President Trump today touted “bold” plans to lower drug prices in unspecific terms. Simultaneously, CMS issued an Advance Notice of Proposed Rulemaking (ANRPM), describing options to test Medicare reimbursement based on an “International Pricing Index” (IPI), under which U.S. drug prices would be benchmarked against 16 other countries that reportedly have lower drug prices. This
On October 15, CMS released a proposed rule titled “Medicare and Medicaid Programs: Drug Pricing Transparency,” which would require direct-to-consumer (DTC) advertisements for prescription drugs covered by Medicare or Medicaid to include the Wholesale Acquisition Cost (WAC). This proposed rule resembles a rejected Senate amendment to the FY-2019 Labor-HHS-Education appropriations bill (analyzed here) that would
Update (9/18/2018): Last week, as the U.S. House of Representatives was reconciling its spending bill for the Health and Human Services Department (HHS) with the amendment package passed by the U.S. Senate that is discussed below, House Republicans declined to adopt S.Amdt. 3964, which would have provided HHS with $1 million to issue rules requiring pharmaceutical companies to list prices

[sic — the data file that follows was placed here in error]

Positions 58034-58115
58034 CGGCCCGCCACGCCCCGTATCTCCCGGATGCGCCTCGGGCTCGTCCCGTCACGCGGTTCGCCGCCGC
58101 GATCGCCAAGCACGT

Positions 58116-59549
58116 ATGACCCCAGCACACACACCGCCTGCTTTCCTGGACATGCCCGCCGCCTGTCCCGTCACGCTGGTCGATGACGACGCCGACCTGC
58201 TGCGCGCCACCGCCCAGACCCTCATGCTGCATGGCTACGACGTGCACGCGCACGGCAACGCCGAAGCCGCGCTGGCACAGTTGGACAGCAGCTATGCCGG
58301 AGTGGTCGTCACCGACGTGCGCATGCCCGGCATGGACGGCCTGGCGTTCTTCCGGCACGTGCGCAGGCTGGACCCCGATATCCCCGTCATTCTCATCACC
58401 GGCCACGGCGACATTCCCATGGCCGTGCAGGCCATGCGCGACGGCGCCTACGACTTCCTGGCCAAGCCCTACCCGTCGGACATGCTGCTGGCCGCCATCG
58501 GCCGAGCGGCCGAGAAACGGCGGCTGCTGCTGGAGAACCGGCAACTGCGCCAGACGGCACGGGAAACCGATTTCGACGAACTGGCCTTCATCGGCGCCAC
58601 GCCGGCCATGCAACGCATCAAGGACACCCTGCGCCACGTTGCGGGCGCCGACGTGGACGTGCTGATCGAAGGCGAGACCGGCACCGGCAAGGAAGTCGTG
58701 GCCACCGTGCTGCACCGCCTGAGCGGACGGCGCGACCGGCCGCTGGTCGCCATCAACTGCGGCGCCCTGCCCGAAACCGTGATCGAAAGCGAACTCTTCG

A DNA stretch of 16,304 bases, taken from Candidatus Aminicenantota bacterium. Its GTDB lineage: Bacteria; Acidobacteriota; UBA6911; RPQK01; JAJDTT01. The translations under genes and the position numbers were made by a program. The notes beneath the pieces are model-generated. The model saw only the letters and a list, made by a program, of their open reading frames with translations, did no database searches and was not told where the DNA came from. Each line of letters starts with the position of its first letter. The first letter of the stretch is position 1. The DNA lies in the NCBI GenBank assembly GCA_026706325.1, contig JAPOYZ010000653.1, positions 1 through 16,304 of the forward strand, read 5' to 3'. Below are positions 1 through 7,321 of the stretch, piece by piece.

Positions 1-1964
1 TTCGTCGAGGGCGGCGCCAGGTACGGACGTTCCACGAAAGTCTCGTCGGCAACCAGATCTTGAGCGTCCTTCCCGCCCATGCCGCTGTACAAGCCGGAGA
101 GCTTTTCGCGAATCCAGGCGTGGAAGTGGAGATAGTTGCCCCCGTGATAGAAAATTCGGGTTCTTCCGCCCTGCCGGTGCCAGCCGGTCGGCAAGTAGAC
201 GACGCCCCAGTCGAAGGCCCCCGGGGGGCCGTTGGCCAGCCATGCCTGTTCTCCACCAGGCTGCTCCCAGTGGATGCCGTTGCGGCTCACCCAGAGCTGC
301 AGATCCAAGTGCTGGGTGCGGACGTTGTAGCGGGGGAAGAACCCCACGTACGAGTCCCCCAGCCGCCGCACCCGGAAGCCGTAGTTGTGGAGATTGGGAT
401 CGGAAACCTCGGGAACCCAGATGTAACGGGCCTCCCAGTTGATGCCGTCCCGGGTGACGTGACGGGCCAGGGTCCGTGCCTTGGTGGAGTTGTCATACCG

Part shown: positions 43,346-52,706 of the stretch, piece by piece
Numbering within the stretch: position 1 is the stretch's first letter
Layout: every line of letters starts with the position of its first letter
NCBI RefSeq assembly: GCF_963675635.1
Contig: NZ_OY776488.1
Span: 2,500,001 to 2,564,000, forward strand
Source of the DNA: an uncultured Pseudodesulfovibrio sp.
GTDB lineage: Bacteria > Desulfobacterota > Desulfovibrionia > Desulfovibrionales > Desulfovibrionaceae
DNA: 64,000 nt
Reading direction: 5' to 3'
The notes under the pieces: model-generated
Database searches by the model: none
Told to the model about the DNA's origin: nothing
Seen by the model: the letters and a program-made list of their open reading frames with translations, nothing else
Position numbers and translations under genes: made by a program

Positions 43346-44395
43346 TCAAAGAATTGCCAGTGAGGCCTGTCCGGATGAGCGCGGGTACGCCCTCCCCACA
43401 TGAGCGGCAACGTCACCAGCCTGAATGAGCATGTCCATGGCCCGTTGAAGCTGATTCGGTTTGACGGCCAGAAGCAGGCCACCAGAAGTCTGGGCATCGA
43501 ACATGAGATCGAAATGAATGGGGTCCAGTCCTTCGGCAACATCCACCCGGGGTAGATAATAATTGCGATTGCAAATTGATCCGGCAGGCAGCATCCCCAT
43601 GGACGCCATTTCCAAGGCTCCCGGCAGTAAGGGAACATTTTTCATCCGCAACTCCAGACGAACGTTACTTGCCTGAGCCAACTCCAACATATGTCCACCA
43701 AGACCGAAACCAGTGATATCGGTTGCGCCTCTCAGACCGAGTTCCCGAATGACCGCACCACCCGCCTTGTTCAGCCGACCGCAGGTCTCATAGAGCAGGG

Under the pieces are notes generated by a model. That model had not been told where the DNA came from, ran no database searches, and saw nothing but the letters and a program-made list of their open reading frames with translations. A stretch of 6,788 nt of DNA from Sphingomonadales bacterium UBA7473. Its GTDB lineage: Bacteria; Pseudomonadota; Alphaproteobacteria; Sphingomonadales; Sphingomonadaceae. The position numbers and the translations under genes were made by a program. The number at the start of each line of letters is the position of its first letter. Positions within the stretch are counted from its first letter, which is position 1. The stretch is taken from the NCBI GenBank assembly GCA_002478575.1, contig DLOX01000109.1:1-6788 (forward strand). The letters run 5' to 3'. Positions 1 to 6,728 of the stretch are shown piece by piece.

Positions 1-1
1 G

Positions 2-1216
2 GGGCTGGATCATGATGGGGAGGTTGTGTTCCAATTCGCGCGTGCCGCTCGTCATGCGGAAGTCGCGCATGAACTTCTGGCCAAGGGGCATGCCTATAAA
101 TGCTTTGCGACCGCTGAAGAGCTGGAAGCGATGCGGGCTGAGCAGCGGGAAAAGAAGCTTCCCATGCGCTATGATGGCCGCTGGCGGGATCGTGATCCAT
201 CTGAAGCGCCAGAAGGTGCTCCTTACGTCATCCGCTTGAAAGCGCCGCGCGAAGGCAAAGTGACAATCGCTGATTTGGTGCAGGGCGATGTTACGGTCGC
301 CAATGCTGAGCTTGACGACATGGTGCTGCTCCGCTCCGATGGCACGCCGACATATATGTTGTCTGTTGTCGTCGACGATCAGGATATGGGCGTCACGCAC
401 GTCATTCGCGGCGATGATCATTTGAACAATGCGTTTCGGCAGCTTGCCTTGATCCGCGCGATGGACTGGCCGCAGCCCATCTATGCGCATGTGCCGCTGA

Adoption of value-based pricing, where drug prices are linked to real-world outcomes rather than on a per-pill or per-treatment basis, will have a profound impact on the pharmaceutical industry.
At the instruction of Prime Minister Shinzo Abe, Japan’s Council on Economic and Fiscal Policy has begun to draw up a basic policy on drug pricing, based on which the Japanese government will start to reform the country’s prescription drug pricing system.
Turing Pharmaceuticals CEO Martin Shkreli and his notorious $750 pill have brought new media attention and public outcry to the already contentious issue of drug pricing. But Beth Roberts, partner in the health group at Hogan Lovells, argues that while profiteering stories get the bulk of the attention, the issue of drug pricing is much more complex.